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September 25, 2008

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Jordan

Hi Barry,
I am a bit confused by this:

"the Buddha teaches that when we become deeply conscious of our own damaged nature, we put an end to suffering."

That sounds like a recipe for depression to me.

I hope you can clarify that statement.

I am of the mind that the D word might better be expressed in English as "Stress."

When we get stuck in is our own "Ideas" (like how we think things should be vs. how they really are) this is stress.

Practicing Cessation, (what Gautama Buddha called that thing that we call Buddhism) is a practice of letting go. When we radically let go, this is the end of suffering.

Or at least that is my view on it at the moment.


Be well,
Jordan

Barry Briggs

Hi Jordan! The passage from the Nidana-Vagga Sutra quoted above says, essentially, that when we attain our dukkha, then liberation inevitably follows.

For me, the most challenging question is: How can dukkha be a cause for trust? Wow! What has to occur for this??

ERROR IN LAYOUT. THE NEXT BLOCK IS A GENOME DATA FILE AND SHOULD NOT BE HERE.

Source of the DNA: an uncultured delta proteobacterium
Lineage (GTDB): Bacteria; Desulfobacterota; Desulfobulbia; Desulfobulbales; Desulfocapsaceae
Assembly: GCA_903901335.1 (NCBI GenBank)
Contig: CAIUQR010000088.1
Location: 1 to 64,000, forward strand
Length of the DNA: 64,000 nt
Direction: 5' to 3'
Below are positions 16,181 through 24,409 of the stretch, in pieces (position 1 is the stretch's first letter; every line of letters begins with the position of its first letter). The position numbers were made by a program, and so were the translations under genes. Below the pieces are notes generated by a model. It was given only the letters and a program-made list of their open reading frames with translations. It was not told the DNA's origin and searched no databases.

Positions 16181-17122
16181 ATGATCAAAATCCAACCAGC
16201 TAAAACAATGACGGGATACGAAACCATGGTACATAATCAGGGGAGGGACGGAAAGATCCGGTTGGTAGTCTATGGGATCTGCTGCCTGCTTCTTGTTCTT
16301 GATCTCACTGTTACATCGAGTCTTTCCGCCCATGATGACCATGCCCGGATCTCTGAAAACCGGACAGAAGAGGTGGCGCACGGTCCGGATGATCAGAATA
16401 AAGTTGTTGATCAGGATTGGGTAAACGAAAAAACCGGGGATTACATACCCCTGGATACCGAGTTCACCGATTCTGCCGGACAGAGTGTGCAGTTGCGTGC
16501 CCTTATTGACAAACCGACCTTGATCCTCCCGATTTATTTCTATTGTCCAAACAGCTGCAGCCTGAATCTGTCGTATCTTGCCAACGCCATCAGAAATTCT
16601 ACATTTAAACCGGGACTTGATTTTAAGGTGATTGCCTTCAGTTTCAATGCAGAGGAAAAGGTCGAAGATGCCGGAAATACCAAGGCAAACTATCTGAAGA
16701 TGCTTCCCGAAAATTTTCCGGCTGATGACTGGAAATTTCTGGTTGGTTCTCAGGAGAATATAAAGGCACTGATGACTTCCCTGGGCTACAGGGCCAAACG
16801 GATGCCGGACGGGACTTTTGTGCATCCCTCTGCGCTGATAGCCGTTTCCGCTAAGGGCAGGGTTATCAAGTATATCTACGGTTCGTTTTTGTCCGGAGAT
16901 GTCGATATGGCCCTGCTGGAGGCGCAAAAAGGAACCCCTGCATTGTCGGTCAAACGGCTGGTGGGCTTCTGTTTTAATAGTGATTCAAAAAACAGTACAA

In my own work, trust appears when I can perceive the scope of the suffering/stress/damage/brokenness/dis-ease/dissatisfaction in my conditioned self. There is a kind of liberation, or (at least) relief, that comes from acknowledging this. Ahhh....*this* is who I am! Now I can "let go."

The word "damage" has some resonance for me right now because it reveals something truthful about my conditioned self.

It also creates kinship with teachers whose actions sometimes produce suffering for others. I've often wondered how a teacher could engage in one of various forms of abuse. But if we all share the nature of being damaged, then it becomes more clear.

The problem arises when we don't accept the damage, or won't reveal it to ourselves (much less to others).

Right now "damage" has sort of a "word-of-the-month" flavor for me. I'm trying to really *get* what it means to have dukkha. So I appreciate your response. It helps me look again. It's a fine gift -- thank you!

barry

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